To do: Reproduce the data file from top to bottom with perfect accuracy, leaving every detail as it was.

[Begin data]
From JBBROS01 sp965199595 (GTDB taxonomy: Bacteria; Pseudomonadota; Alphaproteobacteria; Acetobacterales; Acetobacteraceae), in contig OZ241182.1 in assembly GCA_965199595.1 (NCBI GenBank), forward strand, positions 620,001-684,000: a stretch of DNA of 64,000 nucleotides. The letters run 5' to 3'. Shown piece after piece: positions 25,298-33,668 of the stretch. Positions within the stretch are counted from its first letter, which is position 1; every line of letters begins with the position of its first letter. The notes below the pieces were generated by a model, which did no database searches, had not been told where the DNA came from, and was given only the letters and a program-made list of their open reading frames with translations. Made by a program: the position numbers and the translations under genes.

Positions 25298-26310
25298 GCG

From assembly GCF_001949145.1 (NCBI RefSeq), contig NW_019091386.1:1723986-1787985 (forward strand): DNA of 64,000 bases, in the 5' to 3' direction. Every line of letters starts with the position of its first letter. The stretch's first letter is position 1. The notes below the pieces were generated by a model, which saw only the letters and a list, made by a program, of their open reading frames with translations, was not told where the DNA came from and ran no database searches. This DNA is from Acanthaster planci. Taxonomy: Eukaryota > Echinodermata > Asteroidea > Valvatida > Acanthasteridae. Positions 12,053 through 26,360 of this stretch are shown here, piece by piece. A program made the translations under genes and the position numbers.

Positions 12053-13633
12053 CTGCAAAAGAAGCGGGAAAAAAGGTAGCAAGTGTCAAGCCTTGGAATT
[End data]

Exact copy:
From JBBROS01 sp965199595 (GTDB taxonomy: Bacteria; Pseudomonadota; Alphaproteobacteria; Acetobacterales; Acetobacteraceae), in contig OZ241182.1 in assembly GCA_965199595.1 (NCBI GenBank), forward strand, positions 620,001-684,000: a stretch of DNA of 64,000 nucleotides. The letters run 5' to 3'. Shown piece after piece: positions 25,298-33,668 of the stretch. Positions within the stretch are counted from its first letter, which is position 1; every line of letters begins with the position of its first letter. The notes below the pieces were generated by a model, which did no database searches, had not been told where the DNA came from, and was given only the letters and a program-made list of their open reading frames with translations. Made by a program: the position numbers and the translations under genes.

Positions 25298-26310
25298 GCG

From assembly GCF_001949145.1 (NCBI RefSeq), contig NW_019091386.1:1723986-1787985 (forward strand): DNA of 64,000 bases, in the 5' to 3' direction. Every line of letters starts with the position of its first letter. The stretch's first letter is position 1. The notes below the pieces were generated by a model, which saw only the letters and a list, made by a program, of their open reading frames with translations, was not told where the DNA came from and ran no database searches. This DNA is from Acanthaster planci. Taxonomy: Eukaryota > Echinodermata > Asteroidea > Valvatida > Acanthasteridae. Positions 12,053 through 26,360 of this stretch are shown here, piece by piece. A program made the translations under genes and the position numbers.

Positions 12053-13633
12053 CTGCAAAAGAAGCGGGAAAAAAGGTAGCAAGTGTCAAGCCTTGGAATT